In Beira, a grid-based system has been put in place to assess and prioritize areas for airlift of essential life-saving kits. An MI-8 transport helicopter contracted by the United Nations Humanitarian Air Service (UNHAS) is airdropping inter-agency emergency kits, including food (high-energy biscuits (HEBs) and micronutrient-rich peanut paste used to prevent and treat malnutrition) as well as tents, medicines and other essentials for stranded communities outside Beira. WFP-funded drones are supporting rapid assessments with the National Institute for Disaster Management (INGC) and locating survivors trapped in the flooded areas in Sofala. Bilateral support is increasing, with the arrival of both Search and Rescue (SAR) and Emergency Medical Teams (EMT). Two UNHAS MI-8s helicopters and a C295 cargo plane are now operational in Beira.
Humanity & Inclusion is assessing the areas of Beira that pose the greatest logistics challenges in accessing people in need, especially vulnerable groups. The Organisation’s office in Beira was reportedly destroyed, hampering immediate response. A team of emergency experts and specialized equipment, including mobility aids, such as wheelchairs, crutches, and walkers, are being deployed so that injured people or people who have lost their walking aids, can move around.
Several generators, as well as a logistics kit containing the necessary equipment to install a temporary base for the growing Humanity & Inclusion team will arrive. The team plans to provide food aid to about 60,000 families and hygiene kits to more than 3,000 families and also work with humanitarian actors to ensure that the most vulnerable people are included in the emergency response.
The Community Engagement (CE) Group in Beira, co-led by UNICEF and OCHA, continues to identify and use different platforms to establish communication links with affected communities. Current messaging is aimed at dissuading rumors, including a false rumour circulating that a new cyclone will arrive in Buzi. Radio Mozambique has offered free airtime for this purpose and the Government has given an approval for First Response Radio to establish Emergency Response Radio (ERR), in collaboration with a local community radio station. Translators Without Borders have translated Community Engagement questionnaires into Portuguese and disseminated them to Clusters and partners to be used in detailed assessments. Government counterparts have been identified from the Institute of Social Communication (ICS) and will be attending CE meetings, along with representatives of community radio stations.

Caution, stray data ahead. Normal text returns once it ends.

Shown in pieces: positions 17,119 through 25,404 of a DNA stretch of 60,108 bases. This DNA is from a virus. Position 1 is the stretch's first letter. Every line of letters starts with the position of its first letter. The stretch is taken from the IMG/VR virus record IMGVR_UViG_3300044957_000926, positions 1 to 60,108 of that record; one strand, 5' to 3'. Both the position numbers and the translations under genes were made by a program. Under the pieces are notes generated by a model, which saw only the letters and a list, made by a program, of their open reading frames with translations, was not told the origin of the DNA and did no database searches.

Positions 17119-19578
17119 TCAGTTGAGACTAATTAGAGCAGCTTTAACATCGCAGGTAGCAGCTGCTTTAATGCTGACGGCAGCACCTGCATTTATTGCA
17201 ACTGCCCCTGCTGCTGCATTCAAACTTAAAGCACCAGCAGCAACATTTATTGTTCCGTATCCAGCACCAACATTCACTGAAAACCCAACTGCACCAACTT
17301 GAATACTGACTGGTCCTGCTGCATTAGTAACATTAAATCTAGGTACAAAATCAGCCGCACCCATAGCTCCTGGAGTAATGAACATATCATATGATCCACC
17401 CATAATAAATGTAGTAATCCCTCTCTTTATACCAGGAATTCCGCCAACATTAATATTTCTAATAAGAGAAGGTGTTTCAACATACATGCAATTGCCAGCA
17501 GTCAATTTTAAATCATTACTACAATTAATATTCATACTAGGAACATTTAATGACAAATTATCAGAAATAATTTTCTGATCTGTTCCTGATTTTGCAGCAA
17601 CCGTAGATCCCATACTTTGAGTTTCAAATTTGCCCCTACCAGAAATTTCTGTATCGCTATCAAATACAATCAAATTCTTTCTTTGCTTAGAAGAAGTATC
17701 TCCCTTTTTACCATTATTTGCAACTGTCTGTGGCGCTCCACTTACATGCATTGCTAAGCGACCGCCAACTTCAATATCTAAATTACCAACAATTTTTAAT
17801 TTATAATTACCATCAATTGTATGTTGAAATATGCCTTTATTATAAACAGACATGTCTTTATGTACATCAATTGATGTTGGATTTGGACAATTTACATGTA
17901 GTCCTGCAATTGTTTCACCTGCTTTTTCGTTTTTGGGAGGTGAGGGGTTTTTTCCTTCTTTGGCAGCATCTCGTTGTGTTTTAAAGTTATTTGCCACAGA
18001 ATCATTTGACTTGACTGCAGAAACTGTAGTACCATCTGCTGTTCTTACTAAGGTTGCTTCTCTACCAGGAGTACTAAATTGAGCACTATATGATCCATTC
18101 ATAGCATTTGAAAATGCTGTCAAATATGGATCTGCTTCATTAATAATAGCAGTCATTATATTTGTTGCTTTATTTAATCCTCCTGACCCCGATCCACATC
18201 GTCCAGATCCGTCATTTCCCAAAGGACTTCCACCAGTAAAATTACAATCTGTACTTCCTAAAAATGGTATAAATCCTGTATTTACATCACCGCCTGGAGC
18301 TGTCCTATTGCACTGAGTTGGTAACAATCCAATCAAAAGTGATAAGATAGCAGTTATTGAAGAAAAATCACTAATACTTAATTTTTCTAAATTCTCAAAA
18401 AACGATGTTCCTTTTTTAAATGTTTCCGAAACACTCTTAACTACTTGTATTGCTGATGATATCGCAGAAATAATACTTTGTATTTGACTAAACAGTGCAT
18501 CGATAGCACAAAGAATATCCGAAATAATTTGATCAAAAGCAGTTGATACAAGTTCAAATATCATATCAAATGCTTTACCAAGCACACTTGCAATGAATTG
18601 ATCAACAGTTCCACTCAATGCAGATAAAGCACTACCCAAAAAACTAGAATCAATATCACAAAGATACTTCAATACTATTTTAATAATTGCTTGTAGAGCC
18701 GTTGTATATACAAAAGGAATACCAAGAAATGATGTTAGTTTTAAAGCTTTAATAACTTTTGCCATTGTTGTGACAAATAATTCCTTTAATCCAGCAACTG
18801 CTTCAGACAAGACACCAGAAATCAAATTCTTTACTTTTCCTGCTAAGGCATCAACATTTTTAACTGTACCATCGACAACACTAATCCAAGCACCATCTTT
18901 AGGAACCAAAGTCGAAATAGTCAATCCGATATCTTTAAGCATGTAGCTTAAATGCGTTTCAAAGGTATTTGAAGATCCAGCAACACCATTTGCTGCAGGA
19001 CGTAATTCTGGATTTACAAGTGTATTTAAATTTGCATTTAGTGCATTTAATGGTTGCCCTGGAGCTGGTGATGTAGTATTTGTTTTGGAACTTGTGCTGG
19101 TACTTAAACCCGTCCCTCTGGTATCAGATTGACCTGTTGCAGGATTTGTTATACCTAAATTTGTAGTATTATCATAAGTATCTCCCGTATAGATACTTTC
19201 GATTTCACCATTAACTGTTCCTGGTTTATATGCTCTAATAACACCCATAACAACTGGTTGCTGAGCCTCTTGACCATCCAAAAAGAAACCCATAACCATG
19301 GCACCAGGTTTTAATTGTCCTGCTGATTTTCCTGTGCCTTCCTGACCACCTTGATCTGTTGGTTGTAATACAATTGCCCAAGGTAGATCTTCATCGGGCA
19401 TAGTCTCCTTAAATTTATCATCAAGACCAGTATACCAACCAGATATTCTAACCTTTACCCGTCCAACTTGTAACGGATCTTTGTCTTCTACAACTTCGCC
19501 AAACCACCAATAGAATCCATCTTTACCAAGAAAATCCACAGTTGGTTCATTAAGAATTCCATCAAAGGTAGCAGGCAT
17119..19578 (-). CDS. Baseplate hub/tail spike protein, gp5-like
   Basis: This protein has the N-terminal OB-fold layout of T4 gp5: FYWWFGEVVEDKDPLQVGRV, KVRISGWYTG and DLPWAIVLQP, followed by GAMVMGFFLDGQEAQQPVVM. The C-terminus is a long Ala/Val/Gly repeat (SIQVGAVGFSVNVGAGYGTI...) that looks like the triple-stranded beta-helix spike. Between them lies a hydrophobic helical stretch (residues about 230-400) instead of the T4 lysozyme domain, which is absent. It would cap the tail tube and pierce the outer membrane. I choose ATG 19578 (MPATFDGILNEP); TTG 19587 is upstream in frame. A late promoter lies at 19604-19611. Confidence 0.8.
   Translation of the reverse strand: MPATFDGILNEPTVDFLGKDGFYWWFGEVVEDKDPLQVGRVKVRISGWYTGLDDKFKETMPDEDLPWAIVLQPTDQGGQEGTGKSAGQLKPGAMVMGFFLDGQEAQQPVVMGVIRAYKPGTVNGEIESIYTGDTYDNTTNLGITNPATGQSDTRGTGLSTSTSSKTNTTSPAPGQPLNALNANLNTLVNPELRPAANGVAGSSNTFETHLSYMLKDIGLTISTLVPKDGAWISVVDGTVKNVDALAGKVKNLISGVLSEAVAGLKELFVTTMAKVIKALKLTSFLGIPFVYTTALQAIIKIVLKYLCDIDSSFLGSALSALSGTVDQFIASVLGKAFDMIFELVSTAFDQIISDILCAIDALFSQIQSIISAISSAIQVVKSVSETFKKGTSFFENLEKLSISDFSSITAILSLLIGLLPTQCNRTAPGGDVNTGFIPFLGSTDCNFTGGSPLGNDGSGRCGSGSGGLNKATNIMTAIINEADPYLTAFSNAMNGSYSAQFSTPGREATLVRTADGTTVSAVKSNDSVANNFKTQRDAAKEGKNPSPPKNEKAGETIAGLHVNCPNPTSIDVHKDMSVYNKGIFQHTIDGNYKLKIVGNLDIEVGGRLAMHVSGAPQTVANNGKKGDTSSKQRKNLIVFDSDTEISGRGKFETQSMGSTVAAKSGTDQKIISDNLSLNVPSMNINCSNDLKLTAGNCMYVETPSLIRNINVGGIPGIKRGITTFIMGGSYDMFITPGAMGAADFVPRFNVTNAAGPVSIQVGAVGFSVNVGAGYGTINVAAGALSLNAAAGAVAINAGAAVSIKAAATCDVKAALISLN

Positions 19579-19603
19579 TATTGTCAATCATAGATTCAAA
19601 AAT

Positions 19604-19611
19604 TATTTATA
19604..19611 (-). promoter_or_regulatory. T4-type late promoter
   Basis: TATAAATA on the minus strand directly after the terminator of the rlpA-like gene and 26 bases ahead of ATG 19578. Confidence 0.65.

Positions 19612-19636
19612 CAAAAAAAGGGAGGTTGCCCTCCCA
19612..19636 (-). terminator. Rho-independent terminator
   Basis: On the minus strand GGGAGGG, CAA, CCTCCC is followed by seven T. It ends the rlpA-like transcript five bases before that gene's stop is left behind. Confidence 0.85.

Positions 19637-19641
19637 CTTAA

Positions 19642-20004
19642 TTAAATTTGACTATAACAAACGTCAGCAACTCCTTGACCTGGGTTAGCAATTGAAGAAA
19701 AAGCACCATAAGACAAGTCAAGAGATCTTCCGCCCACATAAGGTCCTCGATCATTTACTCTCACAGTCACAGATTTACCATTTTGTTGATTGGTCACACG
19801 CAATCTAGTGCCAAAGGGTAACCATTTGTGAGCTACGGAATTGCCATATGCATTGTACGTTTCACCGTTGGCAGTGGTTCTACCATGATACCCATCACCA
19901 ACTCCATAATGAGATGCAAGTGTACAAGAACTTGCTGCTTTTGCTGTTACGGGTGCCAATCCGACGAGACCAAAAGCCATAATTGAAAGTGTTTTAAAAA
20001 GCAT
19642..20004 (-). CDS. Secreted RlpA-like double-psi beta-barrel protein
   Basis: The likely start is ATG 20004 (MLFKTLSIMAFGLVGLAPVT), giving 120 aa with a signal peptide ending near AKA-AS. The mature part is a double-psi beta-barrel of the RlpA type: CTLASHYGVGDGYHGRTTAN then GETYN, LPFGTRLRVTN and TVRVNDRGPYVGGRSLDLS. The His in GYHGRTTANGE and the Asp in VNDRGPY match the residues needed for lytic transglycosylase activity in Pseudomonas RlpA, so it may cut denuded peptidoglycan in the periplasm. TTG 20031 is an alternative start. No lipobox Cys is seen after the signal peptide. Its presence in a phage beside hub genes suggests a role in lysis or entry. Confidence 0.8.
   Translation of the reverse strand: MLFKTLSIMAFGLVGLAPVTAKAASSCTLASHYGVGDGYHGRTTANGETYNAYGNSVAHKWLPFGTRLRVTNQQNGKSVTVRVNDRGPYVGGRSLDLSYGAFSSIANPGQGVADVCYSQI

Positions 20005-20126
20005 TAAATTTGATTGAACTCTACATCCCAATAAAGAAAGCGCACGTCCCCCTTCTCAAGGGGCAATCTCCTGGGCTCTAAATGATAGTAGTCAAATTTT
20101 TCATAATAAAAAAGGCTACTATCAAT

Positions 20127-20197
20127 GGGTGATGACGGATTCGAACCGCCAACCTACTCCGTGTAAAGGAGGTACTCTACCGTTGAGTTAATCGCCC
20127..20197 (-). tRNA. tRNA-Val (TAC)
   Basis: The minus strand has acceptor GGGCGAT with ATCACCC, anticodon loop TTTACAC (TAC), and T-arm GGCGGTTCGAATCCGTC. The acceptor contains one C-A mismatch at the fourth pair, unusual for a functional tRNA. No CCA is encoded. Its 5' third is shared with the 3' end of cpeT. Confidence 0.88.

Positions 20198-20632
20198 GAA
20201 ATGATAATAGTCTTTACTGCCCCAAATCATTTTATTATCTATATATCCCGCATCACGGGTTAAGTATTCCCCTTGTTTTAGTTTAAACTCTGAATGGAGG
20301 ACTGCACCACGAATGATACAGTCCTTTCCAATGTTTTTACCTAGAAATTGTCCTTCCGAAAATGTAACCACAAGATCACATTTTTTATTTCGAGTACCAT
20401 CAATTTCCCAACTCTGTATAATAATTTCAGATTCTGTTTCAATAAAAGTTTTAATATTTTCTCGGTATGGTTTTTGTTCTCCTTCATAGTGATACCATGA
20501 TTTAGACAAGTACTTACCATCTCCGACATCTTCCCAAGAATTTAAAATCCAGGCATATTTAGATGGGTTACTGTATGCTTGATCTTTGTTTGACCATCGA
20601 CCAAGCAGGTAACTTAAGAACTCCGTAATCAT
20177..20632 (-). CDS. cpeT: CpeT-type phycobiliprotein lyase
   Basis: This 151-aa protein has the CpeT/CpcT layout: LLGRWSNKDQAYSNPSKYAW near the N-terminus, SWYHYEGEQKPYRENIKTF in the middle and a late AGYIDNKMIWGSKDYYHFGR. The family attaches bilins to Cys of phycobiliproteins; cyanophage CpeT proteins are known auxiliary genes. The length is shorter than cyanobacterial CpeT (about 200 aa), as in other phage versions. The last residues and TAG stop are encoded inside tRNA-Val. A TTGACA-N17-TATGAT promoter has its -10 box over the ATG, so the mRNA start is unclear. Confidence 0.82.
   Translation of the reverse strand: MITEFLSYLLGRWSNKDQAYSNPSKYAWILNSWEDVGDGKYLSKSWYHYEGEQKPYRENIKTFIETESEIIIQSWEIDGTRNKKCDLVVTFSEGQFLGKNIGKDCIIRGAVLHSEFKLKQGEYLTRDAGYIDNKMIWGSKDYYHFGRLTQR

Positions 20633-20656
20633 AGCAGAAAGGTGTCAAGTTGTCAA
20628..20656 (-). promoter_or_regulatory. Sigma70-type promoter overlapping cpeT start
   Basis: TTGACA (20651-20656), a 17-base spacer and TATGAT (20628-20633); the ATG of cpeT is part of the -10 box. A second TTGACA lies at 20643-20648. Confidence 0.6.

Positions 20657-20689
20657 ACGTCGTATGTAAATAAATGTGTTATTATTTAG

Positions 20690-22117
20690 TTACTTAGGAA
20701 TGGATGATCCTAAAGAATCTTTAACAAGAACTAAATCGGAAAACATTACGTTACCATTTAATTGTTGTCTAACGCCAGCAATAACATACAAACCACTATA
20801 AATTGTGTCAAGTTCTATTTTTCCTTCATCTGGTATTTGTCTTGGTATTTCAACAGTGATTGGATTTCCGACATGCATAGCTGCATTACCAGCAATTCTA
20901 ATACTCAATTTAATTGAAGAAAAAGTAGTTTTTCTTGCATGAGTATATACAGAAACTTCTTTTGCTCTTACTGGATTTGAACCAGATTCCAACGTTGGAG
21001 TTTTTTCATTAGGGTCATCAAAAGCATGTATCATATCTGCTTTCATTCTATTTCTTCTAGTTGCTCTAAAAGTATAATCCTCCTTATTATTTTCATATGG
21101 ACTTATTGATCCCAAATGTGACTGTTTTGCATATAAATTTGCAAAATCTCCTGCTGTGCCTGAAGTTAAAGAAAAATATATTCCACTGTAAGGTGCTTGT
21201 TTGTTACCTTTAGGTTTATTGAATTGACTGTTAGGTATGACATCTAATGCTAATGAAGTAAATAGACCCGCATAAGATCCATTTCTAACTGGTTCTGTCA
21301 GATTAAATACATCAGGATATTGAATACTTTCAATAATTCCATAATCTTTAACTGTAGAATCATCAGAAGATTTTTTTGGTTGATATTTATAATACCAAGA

More than 100,000 affected people have received WFP food assistance. WFP is also scaling up its commodity voucher assistance in Beira to assist 250,000 affected people for a full month. A WFP team is establishing an operation hub in Chimoio to support the response in Manica and a 20MT consignment of High Energy Biscuits (HEBs) arrived in Chimoio to be distributed to populations in isolated areas.
India has sent another Indian Navy ship (INS MAGAR) as part of its operation “Sahayata 2019” to Mozambique, according to media reports. The ship reportedly contains medicines, dry provisions, ready-to-eat meals, daily essentials and clothing items and would cater to approximately 1,000 people for seven days. In addition, the authorities have reported that some 500kg of epidemic-related medicines and 400 tonnes of rice will be donated to the affected areas. Indian Navy ships have also been providing fresh water in relief camps, undertaking community service, including clearing of debris and repairing damaged roads. Food supplies have also been provided to about 700 persons working in the port area.
On 22 March, the Government of Ireland announced that it will contribute over €1 million in Irish funding to support people affected by floods and Cyclone Idai in Mozambique (€400,000 to WFP), Malawi (€150,000 to Concern Worldwide) and IFRC/Red Cross operations in Malawi, Mozambique and Zimbabwe (€500,000).
On 23 March, Global Affairs Canada announced $3.5 million cyclone aid funds to support humanitarian organisations responding to the worst-hit areas in Mozambique, Malawi and Zimbabwe. The IMF has reportedly dispatched a team to Mozambique to aid economic recovery efforts and has announced a 100 per cent matching program for all staff donating to relief efforts for the region, according to media reports.
- UN Office for the Coordination of Humanitarian Affairs
- To learn more about OCHA's activities, please visit https://www.unocha.org/.